May 14, 1805 - March 10, 1900
born in Copenhagen, Denmark, composed during the Romantic period
Although he never developed an international following, this innovative leader of Danish Romanticism was greatly appreciated by Liszt, Grieg, Mendelssohn, Schumann, and many famous composers of the period.
Hartmann's father was a violinist, organist, and choirmaster from whom he learned theory, piano, organ, and violin. His mother was a governess to Prince Christian VIII's household, so Hartmann grew up in a physically comfortable and socially prominent environment. Hartmann's father urged him away from a career in music and instead toward law. He graduated from the University of Copenhagen in 1828, which enabled him to support himself for the next 42 years working for the government while also composing, playing the organ, conducting, and teaching. By this time, he had composed several orchestral overtures, three violin sonatas, and a sonata for flute and clarinet; one of his cantatas was premiered in 1826 at the first concert devoted to his works. He held a permanent organist position at Vor Frue Kirke, devoted time to several music societies, and received numerous awards and an honorary doctorate from the University of Copenhagen.
Hartmann wrote three operas: Ravnen, eller Broderprøven (The Raven, or The Brother Test, Op. 12, 1832), Korsarerne (The Cosairs, Op. 16, 1835), and his masterpiece, Liden Kirsten (Little Christine, Op. 44, 1846), with its evocations of the medieval Danish balladic style; the last of these was staged in Weimar in 1856 thanks to the support of Franz Liszt. Hartmann's cantatas also celebrate the Scandinavian spirit in works such as the early classical-style Weyses minde (In memory of Weyse, 1843), Vølvens spaadom (Vølven's Prophecy, 1872) for male voices and orchestra, and Hinsides bjergene (Beyond the Mountain, 1865).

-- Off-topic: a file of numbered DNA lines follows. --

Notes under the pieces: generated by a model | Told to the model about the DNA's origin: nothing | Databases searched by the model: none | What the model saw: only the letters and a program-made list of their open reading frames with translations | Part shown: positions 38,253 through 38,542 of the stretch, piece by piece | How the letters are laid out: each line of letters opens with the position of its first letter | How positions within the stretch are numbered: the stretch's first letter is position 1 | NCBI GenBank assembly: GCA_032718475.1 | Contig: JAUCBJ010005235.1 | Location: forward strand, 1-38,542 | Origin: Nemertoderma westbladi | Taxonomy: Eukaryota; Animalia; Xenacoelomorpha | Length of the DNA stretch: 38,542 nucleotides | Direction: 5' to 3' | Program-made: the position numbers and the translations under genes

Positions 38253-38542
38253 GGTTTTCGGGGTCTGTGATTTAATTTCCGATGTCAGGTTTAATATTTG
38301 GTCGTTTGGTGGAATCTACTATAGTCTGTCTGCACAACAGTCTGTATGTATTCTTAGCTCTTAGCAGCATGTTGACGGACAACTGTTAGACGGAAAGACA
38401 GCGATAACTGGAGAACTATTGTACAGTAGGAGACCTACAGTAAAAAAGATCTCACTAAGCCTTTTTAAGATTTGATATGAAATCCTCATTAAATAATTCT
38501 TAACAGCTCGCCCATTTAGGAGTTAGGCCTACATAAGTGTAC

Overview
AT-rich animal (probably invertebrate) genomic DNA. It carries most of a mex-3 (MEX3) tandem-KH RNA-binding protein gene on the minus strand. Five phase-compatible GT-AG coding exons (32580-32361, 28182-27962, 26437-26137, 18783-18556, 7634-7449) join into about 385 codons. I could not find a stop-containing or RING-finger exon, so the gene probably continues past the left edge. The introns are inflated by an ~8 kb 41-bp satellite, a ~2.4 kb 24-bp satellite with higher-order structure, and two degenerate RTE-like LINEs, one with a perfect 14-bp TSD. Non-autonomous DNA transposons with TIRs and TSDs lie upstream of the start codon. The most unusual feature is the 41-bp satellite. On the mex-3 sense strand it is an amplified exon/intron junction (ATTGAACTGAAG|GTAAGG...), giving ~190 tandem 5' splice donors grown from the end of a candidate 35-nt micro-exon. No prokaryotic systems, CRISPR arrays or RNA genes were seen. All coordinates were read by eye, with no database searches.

Ancient cultural styles figured into Hartmann's incidental music for Adam Oehlenschlaeger's dramas Olaf den hellige (1838), Hakon Jarl (1844 - 1857), Axel og Valborg (1856), and the Carl Nielsen-like Yrsa (1883). These influences are also evident in Hartmann's music for August Bournonville's ballets Et folkesagn (1854), Valkyrien (1861), and Thrymskviden (1868). Many of Hartmann's later works are religious choruses and songs; his Piano Sonata of 1885 has many forward-looking aspects. ~ "Blue" Gene Tyranny, Rovi